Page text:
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  • Is New York State on Track to Become Fiscally Conservative? Will Congress Follow Suit?

    New York Governor Andrew Cuomo (D) promised during his campaign that he would balance the Empire State’s budget without increasing taxes or borrowing. Left untouched, the state’s $135 billion budget would otherwise result in $10 billion in deficit spending.

    This week, Cuomo appears to have taken the first step to making good on his promise. He unveiled a budget proposal that would, on paper, reduce New York’s spending by $3.5 billion from what was spent last year. (This is, however, a deceptively high estimate based on accounting gimmicks. The actual reduction in spending would be lower.) The Wall Street Journal reports that “the budget that Mr. Cuomo unveiled this week closes a gaping deficit with major budget reductions, calling for spending cuts in state hiring, education, health care, aid to universities and payments to cities.”

    Cuomo’s plan is to go after an inflated baseline of future spending. Under current law in New York, spending for many programs is on autopilot, so increases go into effect without any action from the state legislature. Rather than making actual cuts to spending, Cuomo has proposed to reduce the rate of growth in spending by increasing the budget based on more reasonable criteria.

    Governor Cuomo points out that both Medicaid and education funding would increase by 13 percent next year due to the spending formulas built into the law. According to The Wall Street Journal, his reform proposals would instead “deflate these baselines with more reasonable and affordable spending projections. For example, his budget would base a spending increase for Medicaid on the rate of medical inflation, which is less than half the 13 percent increase previously assumed in the budget. He would hold education funding to the rate of personal income growth, about half the growth built into the baseline for school budgets.”

    Of course, Cuomo’s proposal is just a first step—more details will be needed to see if he is serious about reform. Whether or not he will stay the course and deliver on the kinds of reform that would put New York on stable footing is yet to be determined. E. J. McMahon writes, “If you’re going to challenge the way the state does business, you need to propose a different way of doing business—which will have implications for aid-dependent entities downstream of Albany, including but not limited to school districts.” The next steps will be difficult, but they are vital to ensuring that New York’s fiscal future is a bright one.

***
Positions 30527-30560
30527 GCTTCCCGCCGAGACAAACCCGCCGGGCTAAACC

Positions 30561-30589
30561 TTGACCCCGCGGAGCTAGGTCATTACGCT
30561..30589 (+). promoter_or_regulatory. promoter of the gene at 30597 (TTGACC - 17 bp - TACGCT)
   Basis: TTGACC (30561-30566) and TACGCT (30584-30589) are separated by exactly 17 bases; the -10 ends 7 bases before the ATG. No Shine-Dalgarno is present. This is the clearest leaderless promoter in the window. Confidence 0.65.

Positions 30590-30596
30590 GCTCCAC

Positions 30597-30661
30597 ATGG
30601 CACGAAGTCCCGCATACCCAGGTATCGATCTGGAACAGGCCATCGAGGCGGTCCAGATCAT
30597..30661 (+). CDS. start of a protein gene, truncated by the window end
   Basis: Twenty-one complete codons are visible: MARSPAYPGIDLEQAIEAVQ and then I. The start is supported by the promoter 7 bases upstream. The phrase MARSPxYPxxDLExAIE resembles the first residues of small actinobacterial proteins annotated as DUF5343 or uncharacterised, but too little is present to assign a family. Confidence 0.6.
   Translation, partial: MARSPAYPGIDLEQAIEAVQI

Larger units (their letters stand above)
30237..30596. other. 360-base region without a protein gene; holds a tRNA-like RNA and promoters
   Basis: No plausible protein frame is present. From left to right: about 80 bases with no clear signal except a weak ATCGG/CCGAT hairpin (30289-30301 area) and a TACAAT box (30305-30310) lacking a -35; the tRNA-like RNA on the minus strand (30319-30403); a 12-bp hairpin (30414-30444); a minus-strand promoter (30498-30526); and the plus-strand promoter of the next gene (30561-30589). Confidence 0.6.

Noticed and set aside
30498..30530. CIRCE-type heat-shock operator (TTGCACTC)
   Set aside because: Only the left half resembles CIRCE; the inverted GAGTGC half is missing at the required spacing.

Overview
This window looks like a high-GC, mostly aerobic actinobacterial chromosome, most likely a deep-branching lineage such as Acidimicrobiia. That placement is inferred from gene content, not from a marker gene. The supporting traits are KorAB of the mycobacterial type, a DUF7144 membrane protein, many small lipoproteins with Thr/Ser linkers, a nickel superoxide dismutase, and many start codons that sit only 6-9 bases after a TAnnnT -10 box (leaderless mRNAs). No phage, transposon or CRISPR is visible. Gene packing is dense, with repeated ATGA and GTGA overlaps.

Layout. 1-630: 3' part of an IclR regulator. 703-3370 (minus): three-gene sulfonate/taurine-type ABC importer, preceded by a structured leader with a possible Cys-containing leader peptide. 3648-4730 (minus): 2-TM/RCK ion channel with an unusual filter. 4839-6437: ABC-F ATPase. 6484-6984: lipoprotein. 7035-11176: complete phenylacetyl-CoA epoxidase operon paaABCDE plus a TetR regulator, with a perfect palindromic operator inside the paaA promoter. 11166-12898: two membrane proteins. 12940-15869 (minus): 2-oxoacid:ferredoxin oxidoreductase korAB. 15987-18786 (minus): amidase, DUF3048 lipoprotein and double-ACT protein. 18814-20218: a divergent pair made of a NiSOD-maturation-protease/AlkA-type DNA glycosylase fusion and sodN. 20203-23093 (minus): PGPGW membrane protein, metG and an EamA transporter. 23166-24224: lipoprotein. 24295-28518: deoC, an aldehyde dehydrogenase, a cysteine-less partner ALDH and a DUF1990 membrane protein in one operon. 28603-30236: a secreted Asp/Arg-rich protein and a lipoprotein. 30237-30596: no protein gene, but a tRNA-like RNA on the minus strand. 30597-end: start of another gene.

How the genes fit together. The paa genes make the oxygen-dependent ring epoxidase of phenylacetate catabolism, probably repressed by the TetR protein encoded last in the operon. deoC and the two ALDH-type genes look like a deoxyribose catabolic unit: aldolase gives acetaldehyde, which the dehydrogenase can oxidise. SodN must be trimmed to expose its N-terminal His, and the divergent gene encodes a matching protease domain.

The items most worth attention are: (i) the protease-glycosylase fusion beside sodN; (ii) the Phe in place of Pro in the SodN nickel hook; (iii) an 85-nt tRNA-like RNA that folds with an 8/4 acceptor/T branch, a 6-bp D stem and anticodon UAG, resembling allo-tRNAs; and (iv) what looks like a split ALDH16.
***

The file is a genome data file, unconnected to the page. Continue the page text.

Finally, Congress should take a cue from Governor Cuomo’s proposal as it seeks to reduce unsustainable levels of spending in Washington. Taking spending increases on federal programs off autopilot would require lawmakers to prioritize spending and make the necessary tradeoffs when they do wish to increase spending in a specific area.

    Posted in Economics [slideshow_deploy]

    3 Responses to Is New York State on Track to Become Fiscally Conservative? Will Congress Follow Suit?

    1. Pingback: » Financial News Update – 02/03/11 NoisyRoom.net: The Progressive Hunter

    2. George Colgrove, VA says:

      If the republicans do not watch it, the democrats will successfully jump off from Cuomo's success – albeit using gimmicks. Moreover, what will the democrats attack – defense. They will not want to touch entitlement. Unless we are willing to cut defense on our own terms, the democrats will on their terms. So far, the republicans have been impotent about cutting spending. They have done nothing more than kindly suggest nickel and dime cuts that amount to practically nothing. They have conceded to the idea that we will go into debt by an additional $1.5 trillion this year. Believe me if the democrats can prove to be better cutters than the republicans, even if it is using gimmicks, then we will see the democrats take the reins once again, but we will also see a gutted DoD (all in the wrong places).

      With 40% of the budget covered by debt, why not start with a 15% across the board (everyone gets hit) cut. We can do that now. Let each office figure out what to cut, who to let go and so on. The legislation does not need to be complex – just say “beginning on April 1st, 2011 each and every program office, agency, department and so on are required to begin cutting 15% of their workforce and operating expenses by implementing a “make-do” mind set, consolidating, removing redundancy, implementing efficiencies, simplifying processes and procedures and eliminating useless procedures, processes and purchases. This task shall be completed by the close of business on September 30th, 2011. By the close of business at the end of each of the six months, 17% of the cuts is required to be implemented.“ That will give the feds far more time than is needed to cut themselves. Congress does not need to show favoritism to any particular program – this would be a blanket cut. This will be a reduction of $575 billion from this year’s budget. We will still be going into debt by $925 billion (about 400 billion less than last year.) This is progress. If the nickel and dime cuts can carve off another $75 billion, so much the better!

      Next year we can carve off the remaining 925 billion with a lot more thought. This should be congress’s only job between April and September.

    3. Corey Latouf says:

      To the person who talked about the Tea Party agenda, as if everybody agreed it was a threat, please consider this viewpoint. And about ten more from different angles.

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